According to Steve Jacobson in Carrying Jackie's Torch, the story of integrating major league baseball did not end with Jackie Robinson surviving his first year with the Brooklyn Dodgers. For the next dozen years an unpublicized quota kept the number of black players down , and the men who followed the Dodger second baseman faced entrenched discrimination. In some cities, not all in the South, they had to eat in kitchens while their white teammates ate in dining rooms. They were restricted to certain cars of trains. They were not allowed into many of the team hotels. Abuse from the bigots in the stands and hate mail dogged them whenever they excelled.
In separate chapters in Carrying Jackie's Torch, Jacobson tells the stories of eighteen players and Emmett Ashford, the first black umpire in the major leagues. Several of the players are lesser known, but many are stars, like Ernie Banks, Frank Robinson, Bob Gibson, and Henry Aaron. The saddest of the tales are those of Charlie Murray, who found the discrimination in the minor leagues unbearable, and Curt Flood, who challenged the baseball reserve clause that kept players enslaved to their teams.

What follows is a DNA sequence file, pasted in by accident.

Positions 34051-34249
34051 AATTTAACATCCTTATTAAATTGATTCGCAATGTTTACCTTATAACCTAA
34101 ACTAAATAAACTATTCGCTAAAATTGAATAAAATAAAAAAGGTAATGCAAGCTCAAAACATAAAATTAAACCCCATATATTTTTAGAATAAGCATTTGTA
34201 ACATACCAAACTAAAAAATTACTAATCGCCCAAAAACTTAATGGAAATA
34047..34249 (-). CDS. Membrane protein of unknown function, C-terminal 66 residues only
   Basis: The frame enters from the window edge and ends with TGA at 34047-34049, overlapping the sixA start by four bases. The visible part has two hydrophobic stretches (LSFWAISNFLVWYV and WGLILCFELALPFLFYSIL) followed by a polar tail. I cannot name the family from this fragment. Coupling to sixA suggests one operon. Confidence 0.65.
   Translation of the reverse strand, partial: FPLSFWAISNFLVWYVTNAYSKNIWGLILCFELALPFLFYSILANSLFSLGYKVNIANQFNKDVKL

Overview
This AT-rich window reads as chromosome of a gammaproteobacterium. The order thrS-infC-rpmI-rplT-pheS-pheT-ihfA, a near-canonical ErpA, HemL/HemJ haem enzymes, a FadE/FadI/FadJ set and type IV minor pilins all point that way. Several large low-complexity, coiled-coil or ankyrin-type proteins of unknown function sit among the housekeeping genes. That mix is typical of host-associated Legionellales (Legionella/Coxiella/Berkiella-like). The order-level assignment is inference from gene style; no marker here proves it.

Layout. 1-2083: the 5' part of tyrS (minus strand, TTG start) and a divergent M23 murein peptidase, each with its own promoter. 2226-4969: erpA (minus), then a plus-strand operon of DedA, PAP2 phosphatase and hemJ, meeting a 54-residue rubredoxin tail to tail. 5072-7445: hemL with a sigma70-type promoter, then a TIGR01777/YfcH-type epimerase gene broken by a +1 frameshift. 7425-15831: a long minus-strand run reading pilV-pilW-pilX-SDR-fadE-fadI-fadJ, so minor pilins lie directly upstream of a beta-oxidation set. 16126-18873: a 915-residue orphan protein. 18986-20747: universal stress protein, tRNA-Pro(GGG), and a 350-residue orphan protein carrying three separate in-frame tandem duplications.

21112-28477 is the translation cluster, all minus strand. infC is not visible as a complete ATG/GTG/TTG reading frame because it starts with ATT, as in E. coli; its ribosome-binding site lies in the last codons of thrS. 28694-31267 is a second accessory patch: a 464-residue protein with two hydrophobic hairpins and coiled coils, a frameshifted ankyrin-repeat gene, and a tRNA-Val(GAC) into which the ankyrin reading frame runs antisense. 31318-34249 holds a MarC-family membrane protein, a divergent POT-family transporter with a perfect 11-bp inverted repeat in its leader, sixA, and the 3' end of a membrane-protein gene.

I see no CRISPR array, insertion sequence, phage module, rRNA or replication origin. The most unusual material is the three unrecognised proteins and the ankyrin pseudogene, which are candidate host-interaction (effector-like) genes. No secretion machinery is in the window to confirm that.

Jacobson says that he wants current players, with their big salaries and many perks, to read about these men who made modern baseball possible. He also argues that integration of baseball and other sports was essential to the success of the civil right movement. Public and school libraries should own this book.
Jacobson, Steve. Carrying Jackie's Torch: The Players Who Integrated Baseball - and America. Lawrence Hill Books, 2007. ISBN 1556526393